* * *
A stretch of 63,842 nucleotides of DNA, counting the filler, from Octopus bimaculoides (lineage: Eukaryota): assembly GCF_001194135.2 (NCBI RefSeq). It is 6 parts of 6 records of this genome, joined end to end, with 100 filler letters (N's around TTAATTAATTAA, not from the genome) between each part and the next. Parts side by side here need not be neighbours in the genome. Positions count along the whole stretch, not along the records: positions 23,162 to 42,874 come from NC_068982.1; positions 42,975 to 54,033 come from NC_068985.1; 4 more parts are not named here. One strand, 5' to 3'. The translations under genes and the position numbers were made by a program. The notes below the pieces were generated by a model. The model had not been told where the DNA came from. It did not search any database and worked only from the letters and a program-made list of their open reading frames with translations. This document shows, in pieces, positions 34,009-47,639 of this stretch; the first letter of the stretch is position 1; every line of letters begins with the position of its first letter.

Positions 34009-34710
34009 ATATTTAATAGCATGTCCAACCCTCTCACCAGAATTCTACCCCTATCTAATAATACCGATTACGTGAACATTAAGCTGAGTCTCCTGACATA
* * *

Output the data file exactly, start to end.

A stretch of 63,842 nucleotides of DNA, counting the filler, from Octopus bimaculoides (lineage: Eukaryota): assembly GCF_001194135.2 (NCBI RefSeq). It is 6 parts of 6 records of this genome, joined end to end, with 100 filler letters (N's around TTAATTAATTAA, not from the genome) between each part and the next. Parts side by side here need not be neighbours in the genome. Positions count along the whole stretch, not along the records: positions 23,162 to 42,874 come from NC_068982.1; positions 42,975 to 54,033 come from NC_068985.1; 4 more parts are not named here. One strand, 5' to 3'. The translations under genes and the position numbers were made by a program. The notes below the pieces were generated by a model. The model had not been told where the DNA came from. It did not search any database and worked only from the letters and a program-made list of their open reading frames with translations. This document shows, in pieces, positions 34,009-47,639 of this stretch; the first letter of the stretch is position 1; every line of letters begins with the position of its first letter.

Positions 34009-34710
34009 ATATTTAATAGCATGTCCAACCCTCTCACCAGAATTCTACCCCTATCTAATAATACCGATTACGTGAACATTAAGCTGAGTCTCCTGACATA